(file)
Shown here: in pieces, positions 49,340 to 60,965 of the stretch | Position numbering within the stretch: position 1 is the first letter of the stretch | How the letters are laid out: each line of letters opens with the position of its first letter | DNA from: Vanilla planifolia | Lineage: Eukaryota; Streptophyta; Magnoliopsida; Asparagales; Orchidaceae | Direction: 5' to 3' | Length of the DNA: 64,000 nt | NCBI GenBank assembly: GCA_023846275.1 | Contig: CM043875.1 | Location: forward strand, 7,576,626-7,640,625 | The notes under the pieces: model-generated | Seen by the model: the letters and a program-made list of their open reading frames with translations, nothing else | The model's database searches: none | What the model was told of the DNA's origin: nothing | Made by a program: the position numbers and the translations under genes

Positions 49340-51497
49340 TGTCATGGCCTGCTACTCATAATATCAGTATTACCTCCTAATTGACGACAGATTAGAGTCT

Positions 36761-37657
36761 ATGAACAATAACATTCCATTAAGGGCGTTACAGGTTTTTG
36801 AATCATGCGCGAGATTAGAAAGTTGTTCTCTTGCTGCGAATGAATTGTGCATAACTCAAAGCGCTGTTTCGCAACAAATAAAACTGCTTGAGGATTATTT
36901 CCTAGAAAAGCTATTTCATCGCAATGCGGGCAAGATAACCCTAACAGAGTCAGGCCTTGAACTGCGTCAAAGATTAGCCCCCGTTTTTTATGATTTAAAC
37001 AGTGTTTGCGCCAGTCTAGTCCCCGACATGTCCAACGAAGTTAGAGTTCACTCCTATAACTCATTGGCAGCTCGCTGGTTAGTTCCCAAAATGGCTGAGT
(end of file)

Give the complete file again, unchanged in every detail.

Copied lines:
Shown here: in pieces, positions 49,340 to 60,965 of the stretch | Position numbering within the stretch: position 1 is the first letter of the stretch | How the letters are laid out: each line of letters opens with the position of its first letter | DNA from: Vanilla planifolia | Lineage: Eukaryota; Streptophyta; Magnoliopsida; Asparagales; Orchidaceae | Direction: 5' to 3' | Length of the DNA: 64,000 nt | NCBI GenBank assembly: GCA_023846275.1 | Contig: CM043875.1 | Location: forward strand, 7,576,626-7,640,625 | The notes under the pieces: model-generated | Seen by the model: the letters and a program-made list of their open reading frames with translations, nothing else | The model's database searches: none | What the model was told of the DNA's origin: nothing | Made by a program: the position numbers and the translations under genes

Positions 49340-51497
49340 TGTCATGGCCTGCTACTCATAATATCAGTATTACCTCCTAATTGACGACAGATTAGAGTCT

Positions 36761-37657
36761 ATGAACAATAACATTCCATTAAGGGCGTTACAGGTTTTTG
36801 AATCATGCGCGAGATTAGAAAGTTGTTCTCTTGCTGCGAATGAATTGTGCATAACTCAAAGCGCTGTTTCGCAACAAATAAAACTGCTTGAGGATTATTT
36901 CCTAGAAAAGCTATTTCATCGCAATGCGGGCAAGATAACCCTAACAGAGTCAGGCCTTGAACTGCGTCAAAGATTAGCCCCCGTTTTTTATGATTTAAAC
37001 AGTGTTTGCGCCAGTCTAGTCCCCGACATGTCCAACGAAGTTAGAGTTCACTCCTATAACTCATTGGCAGCTCGCTGGTTAGTTCCCAAAATGGCTGAGT